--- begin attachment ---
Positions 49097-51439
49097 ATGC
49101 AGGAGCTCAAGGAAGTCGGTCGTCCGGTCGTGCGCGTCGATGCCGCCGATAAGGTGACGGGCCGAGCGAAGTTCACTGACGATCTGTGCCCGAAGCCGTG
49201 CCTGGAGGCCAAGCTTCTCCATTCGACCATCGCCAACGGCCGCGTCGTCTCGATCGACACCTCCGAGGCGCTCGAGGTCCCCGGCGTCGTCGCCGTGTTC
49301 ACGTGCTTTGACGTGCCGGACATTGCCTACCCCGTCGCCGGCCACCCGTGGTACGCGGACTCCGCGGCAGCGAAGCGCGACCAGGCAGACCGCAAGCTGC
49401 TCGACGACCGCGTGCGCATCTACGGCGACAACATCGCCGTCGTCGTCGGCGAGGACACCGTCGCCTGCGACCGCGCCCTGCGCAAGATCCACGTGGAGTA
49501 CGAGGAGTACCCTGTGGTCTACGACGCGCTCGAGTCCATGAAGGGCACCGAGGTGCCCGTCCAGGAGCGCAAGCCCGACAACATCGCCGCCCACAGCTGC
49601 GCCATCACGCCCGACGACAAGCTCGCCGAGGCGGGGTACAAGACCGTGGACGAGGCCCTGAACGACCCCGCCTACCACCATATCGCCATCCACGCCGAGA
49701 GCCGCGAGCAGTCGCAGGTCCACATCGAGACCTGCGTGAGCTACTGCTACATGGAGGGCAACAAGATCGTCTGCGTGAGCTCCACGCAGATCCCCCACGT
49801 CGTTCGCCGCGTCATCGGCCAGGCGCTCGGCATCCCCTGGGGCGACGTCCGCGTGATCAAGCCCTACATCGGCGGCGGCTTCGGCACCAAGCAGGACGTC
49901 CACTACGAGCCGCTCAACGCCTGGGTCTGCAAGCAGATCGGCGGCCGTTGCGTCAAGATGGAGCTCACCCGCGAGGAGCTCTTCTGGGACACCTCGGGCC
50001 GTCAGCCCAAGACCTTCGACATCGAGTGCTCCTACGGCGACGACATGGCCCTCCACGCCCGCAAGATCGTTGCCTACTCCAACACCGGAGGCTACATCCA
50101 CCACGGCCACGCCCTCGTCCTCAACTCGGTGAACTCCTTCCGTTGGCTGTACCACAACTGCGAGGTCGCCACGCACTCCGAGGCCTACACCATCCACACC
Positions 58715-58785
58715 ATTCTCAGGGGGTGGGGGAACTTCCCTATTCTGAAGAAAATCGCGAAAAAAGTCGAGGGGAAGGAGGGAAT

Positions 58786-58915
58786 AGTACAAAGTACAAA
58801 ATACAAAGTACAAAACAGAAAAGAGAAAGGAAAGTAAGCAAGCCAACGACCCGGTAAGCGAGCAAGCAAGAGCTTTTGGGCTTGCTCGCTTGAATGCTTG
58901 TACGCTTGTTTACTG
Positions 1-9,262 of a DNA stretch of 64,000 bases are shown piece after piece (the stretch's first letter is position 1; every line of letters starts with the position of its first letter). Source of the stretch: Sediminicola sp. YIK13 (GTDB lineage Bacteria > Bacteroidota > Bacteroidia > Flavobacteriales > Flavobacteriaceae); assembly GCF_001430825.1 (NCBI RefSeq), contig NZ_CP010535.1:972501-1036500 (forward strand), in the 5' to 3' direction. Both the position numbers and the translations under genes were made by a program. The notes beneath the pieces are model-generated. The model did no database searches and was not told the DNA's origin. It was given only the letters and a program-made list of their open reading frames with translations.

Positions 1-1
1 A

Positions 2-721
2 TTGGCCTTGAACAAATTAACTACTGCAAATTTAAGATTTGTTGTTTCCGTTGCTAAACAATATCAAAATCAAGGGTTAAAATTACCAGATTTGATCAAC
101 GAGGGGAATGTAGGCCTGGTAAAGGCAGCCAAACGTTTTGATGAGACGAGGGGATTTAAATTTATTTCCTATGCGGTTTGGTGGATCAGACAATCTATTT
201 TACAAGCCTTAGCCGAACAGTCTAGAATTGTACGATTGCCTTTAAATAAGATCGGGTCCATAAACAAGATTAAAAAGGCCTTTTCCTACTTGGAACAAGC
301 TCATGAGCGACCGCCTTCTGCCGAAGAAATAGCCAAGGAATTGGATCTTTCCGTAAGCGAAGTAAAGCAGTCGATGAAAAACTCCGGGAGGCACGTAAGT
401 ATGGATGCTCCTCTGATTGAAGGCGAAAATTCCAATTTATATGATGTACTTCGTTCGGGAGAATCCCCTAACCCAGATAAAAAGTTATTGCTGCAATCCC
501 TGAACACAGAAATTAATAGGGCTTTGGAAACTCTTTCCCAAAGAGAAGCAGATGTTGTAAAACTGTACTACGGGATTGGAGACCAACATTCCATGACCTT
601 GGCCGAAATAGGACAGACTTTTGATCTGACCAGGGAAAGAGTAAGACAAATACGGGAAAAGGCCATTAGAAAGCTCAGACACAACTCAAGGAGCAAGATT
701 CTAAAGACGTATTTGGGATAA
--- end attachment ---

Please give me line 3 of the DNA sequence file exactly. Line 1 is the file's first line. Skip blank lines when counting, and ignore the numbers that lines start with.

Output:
49101 AGGAGCTCAAGGAAGTCGGTCGTCCGGTCGTGCGCGTCGATGCCGCCGATAAGGTGACGGGCCGAGCGAAGTTCACTGACGATCTGTGCCCGAAGCCGTG